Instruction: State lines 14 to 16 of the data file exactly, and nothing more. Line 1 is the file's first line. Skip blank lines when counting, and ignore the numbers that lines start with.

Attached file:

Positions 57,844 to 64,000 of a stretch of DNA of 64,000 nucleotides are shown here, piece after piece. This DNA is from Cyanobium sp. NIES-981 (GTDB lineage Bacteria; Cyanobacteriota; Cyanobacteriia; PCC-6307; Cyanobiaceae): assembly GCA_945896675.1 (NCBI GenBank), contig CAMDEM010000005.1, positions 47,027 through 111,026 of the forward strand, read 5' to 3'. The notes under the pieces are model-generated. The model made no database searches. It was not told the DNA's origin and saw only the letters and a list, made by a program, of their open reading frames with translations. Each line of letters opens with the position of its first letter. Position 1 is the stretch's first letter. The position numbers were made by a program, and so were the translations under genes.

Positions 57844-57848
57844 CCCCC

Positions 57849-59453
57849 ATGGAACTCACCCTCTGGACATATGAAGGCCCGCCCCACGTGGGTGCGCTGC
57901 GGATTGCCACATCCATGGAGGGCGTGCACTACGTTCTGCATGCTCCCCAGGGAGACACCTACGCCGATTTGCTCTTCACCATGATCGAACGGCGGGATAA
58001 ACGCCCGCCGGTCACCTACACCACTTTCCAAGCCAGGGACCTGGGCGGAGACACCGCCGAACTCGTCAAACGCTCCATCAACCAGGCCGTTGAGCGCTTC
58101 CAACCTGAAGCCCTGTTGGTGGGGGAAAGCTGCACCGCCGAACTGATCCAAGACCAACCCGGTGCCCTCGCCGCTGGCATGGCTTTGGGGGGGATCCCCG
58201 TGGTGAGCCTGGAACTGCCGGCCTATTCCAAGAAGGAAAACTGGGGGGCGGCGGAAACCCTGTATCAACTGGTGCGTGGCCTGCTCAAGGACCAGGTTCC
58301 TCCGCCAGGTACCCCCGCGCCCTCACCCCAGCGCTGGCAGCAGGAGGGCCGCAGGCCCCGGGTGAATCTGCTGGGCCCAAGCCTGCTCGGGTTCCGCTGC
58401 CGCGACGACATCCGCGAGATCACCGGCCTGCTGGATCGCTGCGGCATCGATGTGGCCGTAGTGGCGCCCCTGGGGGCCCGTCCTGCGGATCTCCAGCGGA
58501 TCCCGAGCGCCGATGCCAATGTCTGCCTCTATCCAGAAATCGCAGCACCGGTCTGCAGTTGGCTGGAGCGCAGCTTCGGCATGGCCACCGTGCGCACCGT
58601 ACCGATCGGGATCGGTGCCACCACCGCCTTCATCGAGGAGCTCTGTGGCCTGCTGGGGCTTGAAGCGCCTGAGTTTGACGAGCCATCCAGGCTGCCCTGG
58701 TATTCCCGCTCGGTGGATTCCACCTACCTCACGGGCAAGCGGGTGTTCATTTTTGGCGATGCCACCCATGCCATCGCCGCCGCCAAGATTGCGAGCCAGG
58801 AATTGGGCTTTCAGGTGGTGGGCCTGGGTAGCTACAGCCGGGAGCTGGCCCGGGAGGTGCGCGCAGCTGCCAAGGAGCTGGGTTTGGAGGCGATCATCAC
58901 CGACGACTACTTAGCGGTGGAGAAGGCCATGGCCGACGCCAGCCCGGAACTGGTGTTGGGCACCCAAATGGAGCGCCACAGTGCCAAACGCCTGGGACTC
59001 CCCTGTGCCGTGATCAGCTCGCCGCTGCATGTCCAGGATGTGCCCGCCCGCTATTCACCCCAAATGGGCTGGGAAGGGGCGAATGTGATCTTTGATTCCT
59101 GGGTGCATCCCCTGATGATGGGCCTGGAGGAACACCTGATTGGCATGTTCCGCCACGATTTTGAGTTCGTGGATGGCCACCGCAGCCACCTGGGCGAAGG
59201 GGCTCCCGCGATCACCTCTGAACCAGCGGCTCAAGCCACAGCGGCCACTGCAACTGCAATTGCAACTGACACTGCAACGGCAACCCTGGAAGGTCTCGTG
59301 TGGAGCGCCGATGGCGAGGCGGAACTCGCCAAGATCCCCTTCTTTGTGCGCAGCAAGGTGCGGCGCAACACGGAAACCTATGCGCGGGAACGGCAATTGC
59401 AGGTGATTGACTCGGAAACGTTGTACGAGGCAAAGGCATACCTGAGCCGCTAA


58701 TATTCCCGCTCGGTGGATTCCACCTACCTCACGGGCAAGCGGGTGTTCATTTTTGGCGATGCCACCCATGCCATCGCCGCCGCCAAGATTGCGAGCCAGG
58801 AATTGGGCTTTCAGGTGGTGGGCCTGGGTAGCTACAGCCGGGAGCTGGCCCGGGAGGTGCGCGCAGCTGCCAAGGAGCTGGGTTTGGAGGCGATCATCAC
58901 CGACGACTACTTAGCGGTGGAGAAGGCCATGGCCGACGCCAGCCCGGAACTGGTGTTGGGCACCCAAATGGAGCGCCACAGTGCCAAACGCCTGGGACTC